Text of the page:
Singapore art goes into Space!

When this article is published, NASA spacecraft OSIRIS-REx launches into Space with three of Lin Hsin Hsin‘s art works.

The art works are on a chip.

The original of one, titled “Asteroid”, is an oil painting on canvas from Man & his Universe Series (1982). It is in a public collection in Singapore, one of only four Asteroid paintings in the world. One other painting of the four is also by Lin Hsin Hsin.

The other two in Space are digital art works. The IT inventor / artist / poet / composer from Singapore created them by hand, or rather, by finger, on an Android smartphone. They are founded on mathematical theorems she invented in 2016. They are part of two new series of digital art on Universe.

This is an art show “opening” none of us can attend. But this exhibition “space” will be hard to beat by any Artist or Scientist.

Of course, anyone can invent Mathematical theorems any time! But is it a valid theorem? Validity has to be proven and endorsed (by the likes of NASA).

Best of all, I can now claim to know someone who had something that went into Space!


(I wrote this on May 12, 2011. National Library Board (NLB) gave me their blessings in June, 2011, to publish this here. A few recent matters reminded me about this. I have made some minor language fixes and added 2 references.)

TheatreWorks (Singapore) Ltd is Singapore’s second professional theatre organisation.1 It was founded in 1985 as a private company, TheatreWorks Pte Ltd. Subsequently, it earned non-profit status and has been a company limited by guarantee since 1990. TheatreWorks now describes itself as an “international performance company based in Singapore”.7 It is also involved in related literary arts, visual arts and interdisciplinary collaborations, including the use of digital media.

TheatreWorks’ main objective was to be relevant to Singapore and Singaporeans. It aimed to reach “as wide an audience as possible and at as low cost as is feasible”.1 This commitment still remains with its casts, crew and content. TheatreWorks’ blend of cultural with contemporary influences is still withstanding the decades. Singapore arts veterans from front to back stage have done some work or other with TheatreWorks.

Lim Kay Tong
First press and media relations consultant, veteran theatre performer with international exposure.11

Lim Siau Chong
First artistic advisor.

Lena Bandara
First production and stage manager.

Justin Hill
First project manager and theatre designer.

Jenina Gill
First public relations consultant.

Ong Keng Sen
Artistic director since 1988. First artist to have received both the Young Artist Award (1992) and the Cultural Medallion (Theatre) (2003).7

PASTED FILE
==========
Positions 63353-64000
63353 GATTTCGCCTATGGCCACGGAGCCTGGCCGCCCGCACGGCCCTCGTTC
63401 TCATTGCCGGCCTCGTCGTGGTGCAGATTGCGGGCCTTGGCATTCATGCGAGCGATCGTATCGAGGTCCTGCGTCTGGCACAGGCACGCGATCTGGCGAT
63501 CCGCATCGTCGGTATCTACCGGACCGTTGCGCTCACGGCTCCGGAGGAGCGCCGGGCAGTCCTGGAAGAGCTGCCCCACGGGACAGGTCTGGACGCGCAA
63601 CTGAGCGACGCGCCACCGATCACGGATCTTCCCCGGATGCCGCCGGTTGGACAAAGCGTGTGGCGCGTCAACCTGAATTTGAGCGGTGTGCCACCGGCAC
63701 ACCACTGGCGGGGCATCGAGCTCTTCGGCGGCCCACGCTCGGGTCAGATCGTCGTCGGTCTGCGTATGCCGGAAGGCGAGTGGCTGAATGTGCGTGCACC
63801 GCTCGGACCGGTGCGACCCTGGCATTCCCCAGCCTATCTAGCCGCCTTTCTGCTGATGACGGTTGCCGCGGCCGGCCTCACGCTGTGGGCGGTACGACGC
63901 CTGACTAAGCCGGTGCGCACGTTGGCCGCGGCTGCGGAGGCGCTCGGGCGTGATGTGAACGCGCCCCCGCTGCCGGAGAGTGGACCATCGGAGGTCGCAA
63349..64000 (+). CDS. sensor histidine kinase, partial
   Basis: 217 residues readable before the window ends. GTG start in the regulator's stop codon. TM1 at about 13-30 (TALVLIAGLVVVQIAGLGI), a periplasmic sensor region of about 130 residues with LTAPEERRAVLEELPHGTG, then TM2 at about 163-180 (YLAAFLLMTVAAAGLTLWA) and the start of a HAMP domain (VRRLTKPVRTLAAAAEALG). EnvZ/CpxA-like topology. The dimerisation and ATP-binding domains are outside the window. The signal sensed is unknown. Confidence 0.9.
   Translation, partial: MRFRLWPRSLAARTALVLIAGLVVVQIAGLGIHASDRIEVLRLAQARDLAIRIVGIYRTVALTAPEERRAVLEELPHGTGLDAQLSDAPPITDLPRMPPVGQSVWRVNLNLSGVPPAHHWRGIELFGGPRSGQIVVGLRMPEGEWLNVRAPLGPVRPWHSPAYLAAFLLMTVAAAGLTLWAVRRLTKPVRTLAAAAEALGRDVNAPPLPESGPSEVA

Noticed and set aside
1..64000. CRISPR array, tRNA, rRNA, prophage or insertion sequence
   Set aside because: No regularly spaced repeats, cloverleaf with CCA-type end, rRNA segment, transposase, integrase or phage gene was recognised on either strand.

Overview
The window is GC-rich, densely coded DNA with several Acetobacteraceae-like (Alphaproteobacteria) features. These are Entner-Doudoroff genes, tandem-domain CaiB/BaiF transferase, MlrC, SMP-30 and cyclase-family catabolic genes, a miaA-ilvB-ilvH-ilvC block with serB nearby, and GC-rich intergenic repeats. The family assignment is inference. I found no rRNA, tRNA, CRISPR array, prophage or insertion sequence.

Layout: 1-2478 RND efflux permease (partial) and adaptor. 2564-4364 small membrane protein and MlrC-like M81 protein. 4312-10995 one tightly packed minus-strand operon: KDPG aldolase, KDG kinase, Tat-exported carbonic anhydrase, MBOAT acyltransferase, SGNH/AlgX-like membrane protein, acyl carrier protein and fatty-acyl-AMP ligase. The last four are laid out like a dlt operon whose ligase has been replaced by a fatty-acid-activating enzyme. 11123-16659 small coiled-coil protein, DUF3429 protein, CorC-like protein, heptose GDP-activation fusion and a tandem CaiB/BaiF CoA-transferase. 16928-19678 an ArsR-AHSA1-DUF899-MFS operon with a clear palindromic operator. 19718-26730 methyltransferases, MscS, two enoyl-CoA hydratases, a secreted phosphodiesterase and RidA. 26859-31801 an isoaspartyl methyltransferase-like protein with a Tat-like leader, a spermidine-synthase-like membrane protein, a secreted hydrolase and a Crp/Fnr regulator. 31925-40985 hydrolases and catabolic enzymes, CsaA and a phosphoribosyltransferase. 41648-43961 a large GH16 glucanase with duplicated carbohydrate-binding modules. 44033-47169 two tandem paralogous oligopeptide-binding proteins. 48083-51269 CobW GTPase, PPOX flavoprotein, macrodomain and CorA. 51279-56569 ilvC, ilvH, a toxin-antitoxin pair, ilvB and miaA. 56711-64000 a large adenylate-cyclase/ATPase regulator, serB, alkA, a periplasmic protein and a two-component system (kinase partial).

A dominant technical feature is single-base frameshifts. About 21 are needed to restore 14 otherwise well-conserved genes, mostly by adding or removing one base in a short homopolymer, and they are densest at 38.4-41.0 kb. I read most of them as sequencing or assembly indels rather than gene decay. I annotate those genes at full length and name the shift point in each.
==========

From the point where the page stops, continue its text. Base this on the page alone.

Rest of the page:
Mobil sponsored S$25,000 for TheatreWorks’ first two productions.

72-13, a converted rice warehouse, is the current home of TheatreWorks.

Representative works
1985 : First year. Sixty-seven people came forward to join TheatreWorks.2 Staged Be my Sushi Tonight, a local adaptation of a British tragi-comedy.5
1990s : Flying Circus Projects, multi-disciplinary research and development program. Musicals with some Singlish in the scripts, Beauty World written by Michael Chiang and Dick Lee, Fried Rice Paradise written by Dick Lee.9, 10 Lao Jiu the play, translated from Chinese by Kuo Pao Kun himself.11 The abstract Conference of the Birds directed by the late William Teo.8 M Butterfly, including nude scene, at the Singapore Arts Festival 1990.6
2000s : Ong and TheatreWorks’ King Lear gained international critical acclaim.
2010 : 25th anniversary Friends’ Season – Tenderness For The Future, including a performance based on the life of Goh Lay Kuan, a pioneer dance artist, with her husband, the late theatre elder Kuo Pao Kun, who had been detained under the Internal Security Act and after his release, awarded the Cultural Medallion.12, 13

1 Second theatre group formed. (1985, February 17). The Straits Times, p. 12. Retrieved May 12, 2011, from NewspaperSG.

2 Join this company. (1985, March 9). The Straits Times, Section Two, p. 2. Retrieved May 12, 2011, from NewspaperSG.

3 Professional theatre group finds sponsor for first two plays. (1985, March 9). The Straits Times, p. 8. Retrieved May 12, 2011, from NewspaperSG.

4 Better, more regular theatre fare. (1985, April 6). The Straits Times, p. 11. Retrieved May 12, 2011, from NewspaperSG.

5 Can hopes rise above doubts? (1985, April 21). The Straits Times, p. 7. Retrieved May 12, 2011, from NewspaperSG.

6 M Butterfly to be staged, nude scene and all. (1990, March 21). The Straits Times, p. 21. Retrieved May 12, 2011, from NewspaperSG.

7 TheatreWorks (Singapore) Ltd. Retrieved May 12, 2011, from TheatreWorks web site.

8 National Arts Council. Wong Kar Wai Dreams, Creative Dreams and Cast. Retrieved May 12, 2011 from National Arts Council (NAC) web site. (Note: No longer available online as at May 19, 2013.)

9 Lee, Dick. (1991). Fried Rice Paradise: a musical. [Typescript]. Singapore.
(Call no.: RCLOS English S822 LEE)

10 Chiang, Michael. (1988?). Beauty World: where life is a cabaret. [Typescript]. Singapore.
(Call no.: RCLOS English S822 CHI)

11 TheatreWorks. (1985?). Non-NLB ephemera (organisations).
(Call no.: RCLOS English O371 v. 1)

12 Ballerina’s detainee husband freed after 4 1/2 years. (1980, October 19). The Straits Times, p. 5. Retrieved May 19, 2013, from NewspaperSG.

13 Winners, all. (1990, May 3). The Straits Times, p. 1. Retrieved May 19, 2013, from NewspaperSG.

Further readings
Chan, Mark (Composer), TheatreWorks (Owner). (1993). The other actor. [CD]. Singapore: Stardust Music Publishing.
(Call no.: RSING English 782.14 CHA)

Lee, Dick (Composer), TheatreWorks (Owner). (2004?). Waiting & Time, from Mortal Sins. [CD]. Singapore: Ping Pong Music Pub.
(Call no.: RSING English 782.42164 LEE)

Tay, Tong (Producer). (2005). The re-making of a marionette troupe. [DVD]. Singapore: TheatreWorks.
(Call no.: English 791.5309591 REM -[ART])

Artskakis Singapore Arts Consumer Price Index